Installing Linuxbrew dependencies
Linuxbrew has, fortunately, few dependencies : Ruby, GCC, Git, and… Linux (duh !). It runs on x86 or 32-bit ARM platforms. If you’re running Linux in other architectures this is your cue to break down sobbing.
Most systems will, fortunately have those dependencies already installed. You can check the minimal versions currently required by Linuxbrew, and then check the versions installed at your system (and whether they are installed at all) calling the commands with
$ ruby --version ruby 1.8.7 (2011-12-28 patchlevel 357) [x86_64-linux] $ gcc --version gcc (SUSE Linux) 4.3.4 [gcc-4_3-branch revision 152973] Copyright (C) 2008 Free Software Foundation, Inc. This is free software; see the source for copying conditions. There is NO warranty; not even for MERCHANTABILITY or FITNESS FOR A PARTICULAR PURPOSE. $ git --version If 'git' is not a typo you can run the following command to lookup the package that contains the binary: command-not-found git -bash: git: command not foundAs you see, I got almost lucky. Ruby and GCC are good to go, but I’ll have to install Git (and its dependencies).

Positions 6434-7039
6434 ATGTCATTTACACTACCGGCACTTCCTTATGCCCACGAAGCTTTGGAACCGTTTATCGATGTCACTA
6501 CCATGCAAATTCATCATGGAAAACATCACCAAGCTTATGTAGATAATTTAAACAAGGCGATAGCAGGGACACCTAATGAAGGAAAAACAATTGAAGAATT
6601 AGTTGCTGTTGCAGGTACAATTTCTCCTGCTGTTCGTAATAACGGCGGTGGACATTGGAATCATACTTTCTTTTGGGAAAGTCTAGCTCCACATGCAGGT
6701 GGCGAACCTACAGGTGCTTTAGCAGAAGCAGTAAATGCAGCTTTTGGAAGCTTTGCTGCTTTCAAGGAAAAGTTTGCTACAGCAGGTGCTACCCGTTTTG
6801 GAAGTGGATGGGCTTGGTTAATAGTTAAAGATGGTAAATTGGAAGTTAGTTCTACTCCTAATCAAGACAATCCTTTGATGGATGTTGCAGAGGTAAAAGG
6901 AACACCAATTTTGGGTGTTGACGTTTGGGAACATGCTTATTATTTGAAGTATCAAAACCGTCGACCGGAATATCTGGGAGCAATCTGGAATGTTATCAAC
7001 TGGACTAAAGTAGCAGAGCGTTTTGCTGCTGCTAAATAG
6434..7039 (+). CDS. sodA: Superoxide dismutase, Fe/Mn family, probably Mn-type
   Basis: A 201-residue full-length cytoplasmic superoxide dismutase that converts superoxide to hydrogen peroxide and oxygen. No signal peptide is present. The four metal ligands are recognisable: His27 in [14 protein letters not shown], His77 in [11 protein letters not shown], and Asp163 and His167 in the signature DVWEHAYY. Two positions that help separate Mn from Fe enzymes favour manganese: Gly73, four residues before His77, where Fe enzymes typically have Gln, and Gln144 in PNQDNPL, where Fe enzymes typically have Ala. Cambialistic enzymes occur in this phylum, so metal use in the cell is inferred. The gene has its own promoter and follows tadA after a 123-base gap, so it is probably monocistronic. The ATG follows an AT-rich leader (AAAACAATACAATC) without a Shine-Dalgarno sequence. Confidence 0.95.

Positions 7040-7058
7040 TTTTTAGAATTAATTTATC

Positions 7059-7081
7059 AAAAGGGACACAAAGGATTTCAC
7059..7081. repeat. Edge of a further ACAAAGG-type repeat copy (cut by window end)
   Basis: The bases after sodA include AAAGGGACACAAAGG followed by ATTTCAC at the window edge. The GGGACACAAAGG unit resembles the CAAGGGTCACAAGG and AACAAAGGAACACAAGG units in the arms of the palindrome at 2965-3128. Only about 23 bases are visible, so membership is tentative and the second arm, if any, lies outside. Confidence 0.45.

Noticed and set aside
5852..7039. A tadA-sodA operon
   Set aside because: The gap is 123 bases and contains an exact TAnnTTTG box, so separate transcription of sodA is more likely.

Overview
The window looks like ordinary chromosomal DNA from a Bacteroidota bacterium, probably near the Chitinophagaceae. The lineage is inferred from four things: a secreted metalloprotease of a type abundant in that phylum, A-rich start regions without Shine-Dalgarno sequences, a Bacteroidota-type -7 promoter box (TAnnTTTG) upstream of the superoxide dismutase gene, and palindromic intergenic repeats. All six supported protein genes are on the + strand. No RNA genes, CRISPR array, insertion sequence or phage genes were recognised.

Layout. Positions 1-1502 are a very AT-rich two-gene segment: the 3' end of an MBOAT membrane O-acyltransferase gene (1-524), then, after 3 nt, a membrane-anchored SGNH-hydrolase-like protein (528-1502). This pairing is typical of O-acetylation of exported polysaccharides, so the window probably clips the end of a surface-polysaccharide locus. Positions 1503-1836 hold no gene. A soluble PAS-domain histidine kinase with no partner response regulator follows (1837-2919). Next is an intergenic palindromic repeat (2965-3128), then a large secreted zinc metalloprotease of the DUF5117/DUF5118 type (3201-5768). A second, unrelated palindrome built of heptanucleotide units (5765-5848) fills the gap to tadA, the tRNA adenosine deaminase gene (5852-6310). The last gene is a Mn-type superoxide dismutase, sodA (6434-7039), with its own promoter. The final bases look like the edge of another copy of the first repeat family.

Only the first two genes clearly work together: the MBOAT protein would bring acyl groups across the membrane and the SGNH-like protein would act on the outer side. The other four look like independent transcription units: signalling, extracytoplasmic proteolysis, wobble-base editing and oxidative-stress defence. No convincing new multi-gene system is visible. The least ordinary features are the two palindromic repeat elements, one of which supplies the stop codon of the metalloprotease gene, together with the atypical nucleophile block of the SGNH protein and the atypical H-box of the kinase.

The trick is being minimalist. Many packages have optional features : extra commands, documentation, GUI interfaces, etc., that will fire zillions of extra dependencies. Get rid of those optionals as much as possible.
I recommend a top-down plan of attack. Start with the package you want to install and try to configure–make–install it. If it breaks (and it will, it will), find out which dependency/configuration is missing and correct it. Do this recursively, depth-first, until you get everything installed.
Resist perfectionism. You might spend a lot of time smoothing out every wrinkle of package-1.73.03 just to find a bit later that it breaks your installation and has to be removed to make room for package-1.73.04. This is war, kid : not a time for bells and whistles. Once you get a dependency working, move on to the next.
In more detail, each cycle will consist of :
- Finding, downloading, and unpacking the source package ;
- Configuring the package to work with a
- Building the package ;
- Installing the package.
Step 1 is usually trivial after bit of googling. If your Linux distribution is Debian-based, you might be able to use a single command-line operation :
apt-get source git
There are similar facilities for other high-level package managers.
Otherwise, you might download either a compressed source file, or even the bleeding edge version from the source repository (sourceforge, github, etc.) In the case of Git, this would be at https://github.com/git/git. (Be careful, because those hyper-up-to-date versions might be unstable.)
Step 2 varies a bit from package to package, but usually consists in calling a
./configure script. Sometimes pre-configuration is involved : a call to
make configure or
make config, or another script, e.g.,